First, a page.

Scouts-L Mail Archive for April of 1999: Re: The Heimlich Manuever
Re: The Heimlich Manuever
Fri, 16 Apr 1999 13:58:07 -0400
Robert may be technically correct that neither the AHA nor the ARC teach
or recommend the use of the Heimlich manuever in conjunction with CPR
(except where the ability to breath air in is hampered even after a
head-tilt - at least that's how I've been taught) [Robert's second
point]. Dr. Heimlich's proposal would expedite things by 15 seconds.
But, separate with the good Doctor's perhaps problematic recommendations
regarding prophalactic use for asthma, his recommendations for drowning
cases is logical. If the lungs are filled with water, you'll be unable
to get the air flowing.
Before CPR, back in the stone-age, we were taught to do "Artificial
Respiration" with the victim laying on his/her stomach. (I'm looking at
MY 1944 Scout Field Book.) That was before the Heimlich manuever. The
process forced water out of the lungs through pressure to the trunk
(back) of the body. I suspect it was less effective than rescue
breathing in getting air back in.
It took quite a while for the AHA, the ARC, and BSA to accept
Dr.Heimlich's manuever after first proposed. Such is the nature of
bureaucracies. Perhaps BSA could conduct a "test" (obviously not double
blind) at Scout camp waterfronts this summer, half would use (for
emergencies) the currently recommended process, and at the other half,
the current process plus the Heimlich manuever. ;-)
Just because the process recommended may not be taught or supported by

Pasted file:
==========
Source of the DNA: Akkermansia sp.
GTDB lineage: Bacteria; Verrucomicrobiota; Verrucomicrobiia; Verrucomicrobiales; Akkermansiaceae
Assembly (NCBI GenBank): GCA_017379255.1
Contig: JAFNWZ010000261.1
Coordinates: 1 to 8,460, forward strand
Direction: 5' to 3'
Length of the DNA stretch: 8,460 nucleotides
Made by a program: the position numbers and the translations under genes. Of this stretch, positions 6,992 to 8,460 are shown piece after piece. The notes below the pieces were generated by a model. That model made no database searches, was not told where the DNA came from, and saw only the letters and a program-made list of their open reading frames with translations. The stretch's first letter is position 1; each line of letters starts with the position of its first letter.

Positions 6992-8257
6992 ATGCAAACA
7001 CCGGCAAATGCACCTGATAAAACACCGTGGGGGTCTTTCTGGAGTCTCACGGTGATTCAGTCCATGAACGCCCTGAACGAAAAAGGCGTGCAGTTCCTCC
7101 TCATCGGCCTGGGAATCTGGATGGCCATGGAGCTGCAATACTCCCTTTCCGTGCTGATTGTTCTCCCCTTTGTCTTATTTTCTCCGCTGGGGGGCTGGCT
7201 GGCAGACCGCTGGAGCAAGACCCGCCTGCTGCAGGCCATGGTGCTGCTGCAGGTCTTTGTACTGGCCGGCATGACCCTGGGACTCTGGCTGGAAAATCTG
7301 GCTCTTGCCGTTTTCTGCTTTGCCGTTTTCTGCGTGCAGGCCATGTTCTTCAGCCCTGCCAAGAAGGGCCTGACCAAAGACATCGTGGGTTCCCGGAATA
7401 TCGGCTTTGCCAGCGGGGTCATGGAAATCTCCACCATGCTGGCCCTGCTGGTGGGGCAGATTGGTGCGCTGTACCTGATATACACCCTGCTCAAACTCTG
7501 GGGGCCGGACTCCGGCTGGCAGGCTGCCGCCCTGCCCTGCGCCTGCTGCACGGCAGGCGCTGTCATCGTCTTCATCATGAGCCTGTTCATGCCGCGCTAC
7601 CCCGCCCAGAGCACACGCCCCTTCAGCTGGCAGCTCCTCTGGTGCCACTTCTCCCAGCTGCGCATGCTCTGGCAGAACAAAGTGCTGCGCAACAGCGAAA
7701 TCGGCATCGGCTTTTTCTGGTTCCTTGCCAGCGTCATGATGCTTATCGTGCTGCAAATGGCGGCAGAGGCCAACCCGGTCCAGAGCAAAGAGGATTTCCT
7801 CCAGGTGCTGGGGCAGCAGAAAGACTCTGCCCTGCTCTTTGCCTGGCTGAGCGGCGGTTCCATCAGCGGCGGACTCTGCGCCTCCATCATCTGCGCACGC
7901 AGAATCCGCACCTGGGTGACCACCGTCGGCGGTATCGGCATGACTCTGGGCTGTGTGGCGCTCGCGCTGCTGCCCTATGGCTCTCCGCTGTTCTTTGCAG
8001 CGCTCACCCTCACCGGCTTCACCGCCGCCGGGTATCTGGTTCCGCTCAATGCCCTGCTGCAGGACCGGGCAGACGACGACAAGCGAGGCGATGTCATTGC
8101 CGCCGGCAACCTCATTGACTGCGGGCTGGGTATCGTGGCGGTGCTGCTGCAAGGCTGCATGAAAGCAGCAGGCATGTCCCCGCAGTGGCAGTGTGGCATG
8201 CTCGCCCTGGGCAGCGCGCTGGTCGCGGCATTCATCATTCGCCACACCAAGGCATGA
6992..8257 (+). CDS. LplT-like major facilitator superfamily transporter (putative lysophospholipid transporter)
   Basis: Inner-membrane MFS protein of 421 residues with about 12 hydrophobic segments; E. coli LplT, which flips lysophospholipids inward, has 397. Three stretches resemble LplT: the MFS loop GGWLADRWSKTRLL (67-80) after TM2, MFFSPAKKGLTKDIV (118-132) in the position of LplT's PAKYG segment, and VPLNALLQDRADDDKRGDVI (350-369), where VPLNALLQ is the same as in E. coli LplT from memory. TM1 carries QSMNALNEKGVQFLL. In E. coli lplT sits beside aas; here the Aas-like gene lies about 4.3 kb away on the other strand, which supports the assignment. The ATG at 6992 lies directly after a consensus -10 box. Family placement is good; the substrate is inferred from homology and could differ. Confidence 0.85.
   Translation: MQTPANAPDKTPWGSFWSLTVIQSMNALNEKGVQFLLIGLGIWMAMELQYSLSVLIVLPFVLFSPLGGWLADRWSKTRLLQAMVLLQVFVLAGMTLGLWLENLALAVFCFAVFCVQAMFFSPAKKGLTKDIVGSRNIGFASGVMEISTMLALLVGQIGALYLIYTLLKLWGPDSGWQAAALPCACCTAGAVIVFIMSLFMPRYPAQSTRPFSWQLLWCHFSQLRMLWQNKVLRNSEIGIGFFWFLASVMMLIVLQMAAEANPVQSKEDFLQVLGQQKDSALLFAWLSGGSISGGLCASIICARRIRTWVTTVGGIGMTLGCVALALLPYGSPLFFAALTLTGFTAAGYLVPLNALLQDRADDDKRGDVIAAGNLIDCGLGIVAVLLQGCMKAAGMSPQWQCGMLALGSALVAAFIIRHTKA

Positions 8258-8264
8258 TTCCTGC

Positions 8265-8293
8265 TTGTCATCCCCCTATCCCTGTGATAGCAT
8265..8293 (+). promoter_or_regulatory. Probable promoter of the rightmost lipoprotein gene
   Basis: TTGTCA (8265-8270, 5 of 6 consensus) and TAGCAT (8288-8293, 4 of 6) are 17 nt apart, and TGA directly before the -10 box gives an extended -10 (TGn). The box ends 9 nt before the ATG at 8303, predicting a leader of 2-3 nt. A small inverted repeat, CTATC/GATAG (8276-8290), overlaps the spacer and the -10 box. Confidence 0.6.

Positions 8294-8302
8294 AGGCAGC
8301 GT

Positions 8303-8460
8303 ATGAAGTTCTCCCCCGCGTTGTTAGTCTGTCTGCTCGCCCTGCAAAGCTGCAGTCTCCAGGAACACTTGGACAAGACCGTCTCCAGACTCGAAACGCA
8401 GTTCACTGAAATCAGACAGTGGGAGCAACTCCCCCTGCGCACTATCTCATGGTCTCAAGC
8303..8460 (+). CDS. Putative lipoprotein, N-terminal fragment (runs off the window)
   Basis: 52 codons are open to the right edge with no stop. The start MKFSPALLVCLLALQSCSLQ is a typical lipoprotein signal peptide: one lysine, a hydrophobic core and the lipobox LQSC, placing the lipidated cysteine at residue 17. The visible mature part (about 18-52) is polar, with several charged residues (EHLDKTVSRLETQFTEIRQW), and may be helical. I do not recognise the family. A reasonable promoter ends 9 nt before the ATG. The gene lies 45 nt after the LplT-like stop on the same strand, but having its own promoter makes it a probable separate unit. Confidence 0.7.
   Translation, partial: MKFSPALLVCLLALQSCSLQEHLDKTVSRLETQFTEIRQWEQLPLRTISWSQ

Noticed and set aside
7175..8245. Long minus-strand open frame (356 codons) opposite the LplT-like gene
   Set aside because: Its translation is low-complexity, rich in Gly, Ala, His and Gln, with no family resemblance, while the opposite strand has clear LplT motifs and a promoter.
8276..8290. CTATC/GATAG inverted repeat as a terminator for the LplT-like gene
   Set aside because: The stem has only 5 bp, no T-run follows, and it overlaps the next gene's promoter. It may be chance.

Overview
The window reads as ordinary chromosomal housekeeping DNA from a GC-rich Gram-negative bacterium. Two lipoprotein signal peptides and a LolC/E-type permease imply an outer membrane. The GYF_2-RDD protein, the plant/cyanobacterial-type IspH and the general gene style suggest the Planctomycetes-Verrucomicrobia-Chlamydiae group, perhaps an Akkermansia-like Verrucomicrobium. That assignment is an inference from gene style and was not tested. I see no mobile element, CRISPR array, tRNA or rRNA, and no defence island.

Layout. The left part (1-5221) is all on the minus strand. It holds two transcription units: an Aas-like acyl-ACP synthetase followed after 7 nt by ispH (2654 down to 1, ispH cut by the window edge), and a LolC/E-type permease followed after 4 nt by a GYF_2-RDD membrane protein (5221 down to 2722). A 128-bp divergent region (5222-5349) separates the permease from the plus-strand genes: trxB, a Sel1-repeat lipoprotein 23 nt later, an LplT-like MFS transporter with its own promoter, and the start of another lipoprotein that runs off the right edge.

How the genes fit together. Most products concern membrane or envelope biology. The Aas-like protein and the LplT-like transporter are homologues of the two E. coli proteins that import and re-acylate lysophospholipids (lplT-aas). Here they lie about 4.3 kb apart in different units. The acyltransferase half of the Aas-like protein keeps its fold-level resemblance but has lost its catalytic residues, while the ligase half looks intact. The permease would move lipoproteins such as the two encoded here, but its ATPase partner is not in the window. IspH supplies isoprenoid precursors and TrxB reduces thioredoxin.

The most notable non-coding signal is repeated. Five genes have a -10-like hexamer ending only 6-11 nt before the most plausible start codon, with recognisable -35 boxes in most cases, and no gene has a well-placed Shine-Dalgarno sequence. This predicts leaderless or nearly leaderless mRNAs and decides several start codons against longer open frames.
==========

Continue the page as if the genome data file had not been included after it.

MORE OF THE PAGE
the ARC or the AHA, however, does not make it "illeagle" (sic). Our
concern should be what is most efficacious. Yes, Robert's fear of
litigation may be a reality - but lawyers I've spoken with tell me that
virtually anyone can sue anybody over anything but the issue is the
likelihood of prevailing.
Robert M. Lewis wrote:
> Very interesteing. Currently though, neither of the certifing agencies in
> this country for CPR and First Aid (AHA and Amreican Red Cross) support his
> thoughts. The Heimlich Manuever is currently only to be used on a person
> that has an obstructed airway defined as follows:
> for concious: The person must not be able to pass any air on their own...
> they will be essentially silent.
> for unconcious: The rescuer is not able to get air into the lungs, ie. the
> chest does not rise when giving breaths.
> Some of what Dr. Heimlich suggests is currently in violation of the
> certifications handed out, and therefore illeagle and it is very possible
> to be sued and held liable.
> Robert M. Lewis
> ARC CPR & First Aid instructor